A successful equity crowdfunding (ECF) campaign on Leet Capital raised MYR5.1 million ($1.16 million) for the Malaysian health-tech startup Qmed Asia.
Qmed Asia has received support from 110 investors, according to a statement released by Leet Capital on Wednesday. These investors include angel investors, the Malaysia Co-Investment Fund (MyCIF), and 1337 Ventures.
“Our mission has always been to redefine healthcare by equipping healthcare providers with innovative digital solutions that empower them to deliver exceptional, efficient, and personalized care to their patients,” said Dr. Kev Lim, Co-founder of Qmed Asia.
“With this funding, we are well-positioned for regional expansion into markets such as Indonesia and Saudi Arabia, while also driving the development of our deep-tech solutions in medical artificial intelligence (AI). We are thrilled to continue our journey, fostering a positive impact on the healthcare industry through our groundbreaking products and services,” he added.
The 1337 Ventures ECF Accelerator was won by Qmed Asia, the statement claims.
A group of doctors and engineers founded Qmed Asia (previously QueueMed) in 2018 to help both public and private healthcare providers with their digital health transformation.
After Co-Founder Dr. Kev Lim’s unpleasant hospital visit, the idea to address the issue of long lines in hospitals was born.
Along with Dr. Tai Tzyy Jiun and Nic Tai, the business now provides healthcare services to more than 4,000 healthcare providers in the public and private sectors, and it has more than 3 million active patients as of this writing.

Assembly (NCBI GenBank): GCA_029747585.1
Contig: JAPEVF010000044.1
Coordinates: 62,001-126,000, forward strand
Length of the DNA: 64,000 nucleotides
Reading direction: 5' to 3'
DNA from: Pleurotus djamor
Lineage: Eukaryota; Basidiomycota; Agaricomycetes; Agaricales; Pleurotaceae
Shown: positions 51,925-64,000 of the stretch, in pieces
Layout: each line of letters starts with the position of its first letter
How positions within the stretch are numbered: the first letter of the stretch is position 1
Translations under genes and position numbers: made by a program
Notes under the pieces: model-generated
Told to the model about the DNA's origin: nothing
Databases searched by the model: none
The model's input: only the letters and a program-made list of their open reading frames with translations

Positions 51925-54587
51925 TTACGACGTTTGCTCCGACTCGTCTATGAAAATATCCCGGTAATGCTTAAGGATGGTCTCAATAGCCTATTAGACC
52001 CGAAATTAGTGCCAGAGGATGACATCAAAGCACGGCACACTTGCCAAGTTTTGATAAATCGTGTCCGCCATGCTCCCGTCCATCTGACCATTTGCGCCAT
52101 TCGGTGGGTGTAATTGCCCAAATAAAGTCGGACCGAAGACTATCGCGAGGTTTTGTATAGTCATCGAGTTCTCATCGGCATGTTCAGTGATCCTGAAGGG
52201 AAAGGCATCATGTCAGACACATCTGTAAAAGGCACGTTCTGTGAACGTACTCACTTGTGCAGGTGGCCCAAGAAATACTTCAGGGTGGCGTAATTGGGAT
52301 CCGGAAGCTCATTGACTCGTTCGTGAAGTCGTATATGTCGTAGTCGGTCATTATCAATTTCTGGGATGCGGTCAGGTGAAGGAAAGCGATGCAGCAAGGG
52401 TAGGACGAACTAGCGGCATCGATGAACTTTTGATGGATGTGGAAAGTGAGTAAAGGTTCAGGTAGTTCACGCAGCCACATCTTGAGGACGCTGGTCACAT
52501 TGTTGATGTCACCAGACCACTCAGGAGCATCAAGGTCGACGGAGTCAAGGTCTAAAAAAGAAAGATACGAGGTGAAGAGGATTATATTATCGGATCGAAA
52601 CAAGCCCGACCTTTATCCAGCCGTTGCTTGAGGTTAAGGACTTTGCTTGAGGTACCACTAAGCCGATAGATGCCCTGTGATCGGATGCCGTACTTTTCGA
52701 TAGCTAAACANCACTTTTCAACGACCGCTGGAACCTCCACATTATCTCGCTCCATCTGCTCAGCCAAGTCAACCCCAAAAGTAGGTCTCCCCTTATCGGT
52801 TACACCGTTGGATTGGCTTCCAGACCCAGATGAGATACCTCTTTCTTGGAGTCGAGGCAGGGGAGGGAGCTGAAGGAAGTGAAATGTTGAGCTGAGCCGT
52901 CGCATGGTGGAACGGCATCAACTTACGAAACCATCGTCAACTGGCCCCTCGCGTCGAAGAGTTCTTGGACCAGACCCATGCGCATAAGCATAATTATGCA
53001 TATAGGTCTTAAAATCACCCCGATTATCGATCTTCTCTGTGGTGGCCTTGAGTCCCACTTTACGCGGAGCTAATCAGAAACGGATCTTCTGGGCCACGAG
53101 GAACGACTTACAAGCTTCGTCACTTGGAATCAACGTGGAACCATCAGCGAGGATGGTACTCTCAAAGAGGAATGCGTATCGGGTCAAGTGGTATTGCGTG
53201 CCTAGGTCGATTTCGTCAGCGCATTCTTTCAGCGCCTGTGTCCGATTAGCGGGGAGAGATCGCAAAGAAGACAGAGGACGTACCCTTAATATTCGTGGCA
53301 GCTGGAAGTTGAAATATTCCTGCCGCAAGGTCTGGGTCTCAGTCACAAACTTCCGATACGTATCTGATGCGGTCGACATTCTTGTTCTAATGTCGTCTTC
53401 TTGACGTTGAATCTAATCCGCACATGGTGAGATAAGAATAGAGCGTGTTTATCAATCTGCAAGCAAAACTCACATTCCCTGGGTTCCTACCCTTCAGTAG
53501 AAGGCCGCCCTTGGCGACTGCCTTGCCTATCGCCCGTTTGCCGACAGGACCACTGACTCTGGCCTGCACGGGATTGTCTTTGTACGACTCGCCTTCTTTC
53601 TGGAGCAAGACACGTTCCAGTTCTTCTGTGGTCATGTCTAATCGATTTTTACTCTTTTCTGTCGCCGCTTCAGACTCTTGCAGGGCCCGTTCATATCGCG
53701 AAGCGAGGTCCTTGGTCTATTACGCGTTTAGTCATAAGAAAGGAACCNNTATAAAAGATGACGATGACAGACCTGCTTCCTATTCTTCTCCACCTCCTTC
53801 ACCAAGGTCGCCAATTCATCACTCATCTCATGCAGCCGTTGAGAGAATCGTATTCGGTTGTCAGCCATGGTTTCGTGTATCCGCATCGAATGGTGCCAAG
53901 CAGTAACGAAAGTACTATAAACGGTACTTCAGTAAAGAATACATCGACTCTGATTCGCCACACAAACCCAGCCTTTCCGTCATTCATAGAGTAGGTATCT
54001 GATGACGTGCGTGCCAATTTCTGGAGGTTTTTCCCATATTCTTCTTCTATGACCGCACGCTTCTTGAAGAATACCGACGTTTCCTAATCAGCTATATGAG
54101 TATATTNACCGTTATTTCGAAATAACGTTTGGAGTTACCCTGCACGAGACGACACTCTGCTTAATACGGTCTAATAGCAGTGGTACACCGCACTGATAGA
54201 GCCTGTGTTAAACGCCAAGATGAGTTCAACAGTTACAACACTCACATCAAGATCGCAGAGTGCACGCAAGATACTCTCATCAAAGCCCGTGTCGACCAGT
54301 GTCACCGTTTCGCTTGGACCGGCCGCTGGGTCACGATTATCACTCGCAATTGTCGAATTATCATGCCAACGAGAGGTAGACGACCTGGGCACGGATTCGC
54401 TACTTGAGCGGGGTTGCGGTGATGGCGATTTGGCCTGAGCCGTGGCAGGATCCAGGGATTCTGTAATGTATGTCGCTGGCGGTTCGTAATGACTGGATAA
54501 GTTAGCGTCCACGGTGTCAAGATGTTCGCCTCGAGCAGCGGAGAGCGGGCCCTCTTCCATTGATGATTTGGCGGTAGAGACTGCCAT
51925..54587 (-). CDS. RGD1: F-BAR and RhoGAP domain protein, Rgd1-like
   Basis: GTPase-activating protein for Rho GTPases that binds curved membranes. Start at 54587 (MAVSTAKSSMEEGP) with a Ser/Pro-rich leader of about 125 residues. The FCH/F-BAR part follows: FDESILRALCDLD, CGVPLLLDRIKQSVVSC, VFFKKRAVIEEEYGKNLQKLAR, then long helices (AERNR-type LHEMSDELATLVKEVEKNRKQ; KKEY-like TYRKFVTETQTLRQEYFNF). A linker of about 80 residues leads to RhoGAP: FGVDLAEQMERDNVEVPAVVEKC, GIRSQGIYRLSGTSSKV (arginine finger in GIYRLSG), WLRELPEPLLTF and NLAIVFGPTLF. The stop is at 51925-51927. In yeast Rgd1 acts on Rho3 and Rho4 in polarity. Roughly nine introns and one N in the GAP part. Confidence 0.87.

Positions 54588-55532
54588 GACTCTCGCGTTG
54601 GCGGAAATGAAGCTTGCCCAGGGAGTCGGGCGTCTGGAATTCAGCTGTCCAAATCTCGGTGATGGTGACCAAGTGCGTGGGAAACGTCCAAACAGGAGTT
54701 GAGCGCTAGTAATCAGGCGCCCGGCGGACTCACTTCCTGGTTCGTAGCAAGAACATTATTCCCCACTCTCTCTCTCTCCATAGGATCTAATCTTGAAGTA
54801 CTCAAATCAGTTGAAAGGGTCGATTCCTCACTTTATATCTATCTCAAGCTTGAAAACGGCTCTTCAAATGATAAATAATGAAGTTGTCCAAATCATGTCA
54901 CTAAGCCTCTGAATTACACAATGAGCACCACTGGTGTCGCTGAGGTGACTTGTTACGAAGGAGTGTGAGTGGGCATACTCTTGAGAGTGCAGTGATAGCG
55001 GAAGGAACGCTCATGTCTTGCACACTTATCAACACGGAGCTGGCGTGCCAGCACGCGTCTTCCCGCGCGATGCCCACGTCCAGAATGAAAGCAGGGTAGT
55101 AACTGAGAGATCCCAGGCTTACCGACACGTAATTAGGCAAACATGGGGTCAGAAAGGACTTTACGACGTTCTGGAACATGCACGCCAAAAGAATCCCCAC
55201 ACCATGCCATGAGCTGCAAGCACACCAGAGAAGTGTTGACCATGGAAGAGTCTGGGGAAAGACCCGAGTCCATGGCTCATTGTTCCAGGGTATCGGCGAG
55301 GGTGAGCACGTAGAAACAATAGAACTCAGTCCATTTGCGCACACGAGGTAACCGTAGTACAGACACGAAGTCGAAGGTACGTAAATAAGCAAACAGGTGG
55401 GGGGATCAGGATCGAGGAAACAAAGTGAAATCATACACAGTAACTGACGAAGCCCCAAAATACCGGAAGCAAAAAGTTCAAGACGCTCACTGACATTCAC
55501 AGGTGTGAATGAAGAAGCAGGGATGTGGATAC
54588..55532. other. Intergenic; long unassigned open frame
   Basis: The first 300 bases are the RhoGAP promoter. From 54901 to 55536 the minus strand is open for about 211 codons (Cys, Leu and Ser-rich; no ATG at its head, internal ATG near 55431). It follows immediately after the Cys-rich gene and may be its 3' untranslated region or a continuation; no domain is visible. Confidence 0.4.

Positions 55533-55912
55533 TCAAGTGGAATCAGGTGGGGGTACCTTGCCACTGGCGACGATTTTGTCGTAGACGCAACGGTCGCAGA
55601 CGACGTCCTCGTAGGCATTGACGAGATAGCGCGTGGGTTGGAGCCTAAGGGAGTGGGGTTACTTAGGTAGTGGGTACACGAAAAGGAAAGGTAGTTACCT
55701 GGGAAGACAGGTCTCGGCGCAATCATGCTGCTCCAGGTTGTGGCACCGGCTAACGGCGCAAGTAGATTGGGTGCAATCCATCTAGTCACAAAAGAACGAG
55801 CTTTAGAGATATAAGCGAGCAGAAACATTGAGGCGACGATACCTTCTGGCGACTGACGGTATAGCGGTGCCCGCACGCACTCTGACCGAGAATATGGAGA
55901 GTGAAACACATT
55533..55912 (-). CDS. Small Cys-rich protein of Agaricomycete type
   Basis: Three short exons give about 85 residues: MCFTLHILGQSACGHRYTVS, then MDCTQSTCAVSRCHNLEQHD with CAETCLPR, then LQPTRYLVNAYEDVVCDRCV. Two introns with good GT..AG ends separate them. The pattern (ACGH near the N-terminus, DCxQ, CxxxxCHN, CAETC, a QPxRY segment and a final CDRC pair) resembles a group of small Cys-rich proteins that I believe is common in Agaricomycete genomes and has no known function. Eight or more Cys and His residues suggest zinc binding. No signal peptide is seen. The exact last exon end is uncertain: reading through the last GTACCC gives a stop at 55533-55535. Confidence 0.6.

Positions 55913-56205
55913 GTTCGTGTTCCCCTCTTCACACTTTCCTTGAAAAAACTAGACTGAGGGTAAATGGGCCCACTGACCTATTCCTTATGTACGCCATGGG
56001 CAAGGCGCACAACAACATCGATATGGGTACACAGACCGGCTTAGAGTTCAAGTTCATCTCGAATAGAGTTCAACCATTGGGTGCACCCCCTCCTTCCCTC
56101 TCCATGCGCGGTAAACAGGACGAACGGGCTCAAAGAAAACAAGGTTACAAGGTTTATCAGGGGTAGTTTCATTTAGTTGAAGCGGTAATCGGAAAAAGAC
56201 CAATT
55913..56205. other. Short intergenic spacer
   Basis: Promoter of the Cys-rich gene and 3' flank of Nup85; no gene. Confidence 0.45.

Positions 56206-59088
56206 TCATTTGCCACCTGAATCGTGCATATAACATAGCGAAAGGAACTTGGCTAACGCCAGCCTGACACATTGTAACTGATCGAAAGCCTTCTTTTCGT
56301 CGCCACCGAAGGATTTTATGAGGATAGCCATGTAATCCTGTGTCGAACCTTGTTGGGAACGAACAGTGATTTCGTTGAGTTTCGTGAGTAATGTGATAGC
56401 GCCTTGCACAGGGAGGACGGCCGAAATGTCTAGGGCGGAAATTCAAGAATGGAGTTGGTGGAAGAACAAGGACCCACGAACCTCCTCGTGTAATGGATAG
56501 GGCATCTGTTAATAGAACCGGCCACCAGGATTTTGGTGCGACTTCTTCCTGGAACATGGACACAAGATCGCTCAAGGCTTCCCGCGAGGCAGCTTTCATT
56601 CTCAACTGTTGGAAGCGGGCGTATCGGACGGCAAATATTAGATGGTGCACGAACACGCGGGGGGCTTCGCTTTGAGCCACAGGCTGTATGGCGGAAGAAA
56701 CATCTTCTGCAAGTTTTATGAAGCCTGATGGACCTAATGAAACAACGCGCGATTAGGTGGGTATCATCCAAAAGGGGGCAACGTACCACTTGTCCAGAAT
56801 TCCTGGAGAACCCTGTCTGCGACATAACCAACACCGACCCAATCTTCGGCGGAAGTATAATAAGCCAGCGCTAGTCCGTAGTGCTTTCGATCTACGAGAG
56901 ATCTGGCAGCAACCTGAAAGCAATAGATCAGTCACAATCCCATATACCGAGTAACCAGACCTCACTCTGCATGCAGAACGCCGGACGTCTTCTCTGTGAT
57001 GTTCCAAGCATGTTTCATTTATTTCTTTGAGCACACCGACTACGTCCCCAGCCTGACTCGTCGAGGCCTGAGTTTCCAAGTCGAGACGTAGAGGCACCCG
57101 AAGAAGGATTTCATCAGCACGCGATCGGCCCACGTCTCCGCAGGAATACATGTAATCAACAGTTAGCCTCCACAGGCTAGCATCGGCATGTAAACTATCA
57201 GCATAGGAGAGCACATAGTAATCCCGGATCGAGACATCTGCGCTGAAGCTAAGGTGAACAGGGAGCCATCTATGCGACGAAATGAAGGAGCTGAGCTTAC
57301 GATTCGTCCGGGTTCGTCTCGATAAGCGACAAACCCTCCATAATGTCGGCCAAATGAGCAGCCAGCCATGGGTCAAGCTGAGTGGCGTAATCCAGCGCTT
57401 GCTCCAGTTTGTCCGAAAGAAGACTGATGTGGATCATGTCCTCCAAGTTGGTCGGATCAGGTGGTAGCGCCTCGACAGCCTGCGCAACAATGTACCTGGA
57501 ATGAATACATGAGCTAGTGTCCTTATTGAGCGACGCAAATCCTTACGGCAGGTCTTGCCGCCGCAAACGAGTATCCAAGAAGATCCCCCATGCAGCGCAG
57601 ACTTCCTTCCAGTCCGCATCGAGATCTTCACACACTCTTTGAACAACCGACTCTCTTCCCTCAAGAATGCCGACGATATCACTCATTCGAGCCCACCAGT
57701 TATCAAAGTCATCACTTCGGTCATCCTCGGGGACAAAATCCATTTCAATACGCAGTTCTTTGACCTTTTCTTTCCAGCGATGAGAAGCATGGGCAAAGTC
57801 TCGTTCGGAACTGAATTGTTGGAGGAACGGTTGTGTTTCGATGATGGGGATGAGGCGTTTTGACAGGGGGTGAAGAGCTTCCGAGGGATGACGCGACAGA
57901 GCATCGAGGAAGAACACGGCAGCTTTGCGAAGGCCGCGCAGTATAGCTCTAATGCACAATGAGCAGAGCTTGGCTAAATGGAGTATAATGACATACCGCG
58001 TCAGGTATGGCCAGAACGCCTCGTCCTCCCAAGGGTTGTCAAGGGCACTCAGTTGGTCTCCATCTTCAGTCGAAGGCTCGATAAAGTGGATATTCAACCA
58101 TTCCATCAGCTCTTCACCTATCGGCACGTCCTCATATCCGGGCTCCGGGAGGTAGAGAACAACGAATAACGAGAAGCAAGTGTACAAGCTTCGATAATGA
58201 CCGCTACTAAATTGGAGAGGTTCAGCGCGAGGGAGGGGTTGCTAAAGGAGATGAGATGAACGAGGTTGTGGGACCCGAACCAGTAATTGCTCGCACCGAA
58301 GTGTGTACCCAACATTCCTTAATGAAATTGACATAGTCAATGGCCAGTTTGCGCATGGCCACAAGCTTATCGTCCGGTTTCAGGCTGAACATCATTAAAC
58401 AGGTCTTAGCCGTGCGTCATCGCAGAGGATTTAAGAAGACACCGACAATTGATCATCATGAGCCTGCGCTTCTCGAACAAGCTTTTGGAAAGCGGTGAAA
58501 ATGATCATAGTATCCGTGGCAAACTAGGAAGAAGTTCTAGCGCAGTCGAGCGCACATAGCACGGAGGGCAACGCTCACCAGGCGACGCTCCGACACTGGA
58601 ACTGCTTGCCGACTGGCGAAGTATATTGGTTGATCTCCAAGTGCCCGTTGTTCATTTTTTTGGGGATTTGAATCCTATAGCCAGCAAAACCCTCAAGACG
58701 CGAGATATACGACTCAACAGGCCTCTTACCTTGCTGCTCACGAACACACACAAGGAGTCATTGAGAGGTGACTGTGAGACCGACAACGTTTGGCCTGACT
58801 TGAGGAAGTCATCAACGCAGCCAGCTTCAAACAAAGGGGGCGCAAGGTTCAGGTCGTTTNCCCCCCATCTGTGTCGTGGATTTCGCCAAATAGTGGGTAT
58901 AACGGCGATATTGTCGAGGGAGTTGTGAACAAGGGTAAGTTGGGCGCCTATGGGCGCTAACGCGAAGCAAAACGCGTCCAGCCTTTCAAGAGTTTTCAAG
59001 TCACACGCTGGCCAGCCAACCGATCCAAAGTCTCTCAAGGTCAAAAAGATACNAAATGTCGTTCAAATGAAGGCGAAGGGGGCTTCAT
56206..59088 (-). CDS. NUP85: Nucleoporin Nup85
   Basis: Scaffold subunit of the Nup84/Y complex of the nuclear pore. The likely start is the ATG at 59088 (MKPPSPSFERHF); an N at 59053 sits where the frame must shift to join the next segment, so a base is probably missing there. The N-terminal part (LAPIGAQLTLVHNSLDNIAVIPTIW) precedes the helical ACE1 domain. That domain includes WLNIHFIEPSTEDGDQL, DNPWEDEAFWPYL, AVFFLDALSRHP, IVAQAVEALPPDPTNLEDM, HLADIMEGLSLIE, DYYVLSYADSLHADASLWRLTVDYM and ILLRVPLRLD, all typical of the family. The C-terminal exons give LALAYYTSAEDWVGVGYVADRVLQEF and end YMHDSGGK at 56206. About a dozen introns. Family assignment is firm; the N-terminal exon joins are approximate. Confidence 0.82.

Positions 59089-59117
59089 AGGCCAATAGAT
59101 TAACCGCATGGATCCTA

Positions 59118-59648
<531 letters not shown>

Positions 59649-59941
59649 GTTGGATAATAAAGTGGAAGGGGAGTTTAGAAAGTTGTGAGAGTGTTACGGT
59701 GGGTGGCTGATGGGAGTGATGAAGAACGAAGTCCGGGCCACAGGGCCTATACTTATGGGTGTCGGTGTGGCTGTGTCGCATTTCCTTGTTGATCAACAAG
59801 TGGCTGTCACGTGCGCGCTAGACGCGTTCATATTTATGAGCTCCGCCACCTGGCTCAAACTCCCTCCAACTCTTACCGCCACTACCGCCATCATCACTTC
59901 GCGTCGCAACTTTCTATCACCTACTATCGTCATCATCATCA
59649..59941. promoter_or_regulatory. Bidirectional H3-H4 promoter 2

Initially serving the healthcare sector as a mobile live queue system and appointment booking provider, Qmed Asia later transitioned into the role of official partner for the management of 42 COVID-19 vaccination centers during the pandemic by forging significant alliances with Nestlé Malaysia, a global conglomerate in the food and beverage industry, and SP Setia Group, a developer.
Two cutting-edge products were recently unveiled by Qmed Asia, including Qmed GO, a telehealth kiosk for workplaces that provides teleconsultations and remote patient monitoring run by local general practitioners (GPs), with the goal of lowering employee medical coverage costs.
The second product, called Qmed Copilot, is a clinical assistant that uses AI to help doctors diagnose patients more quickly and correctly.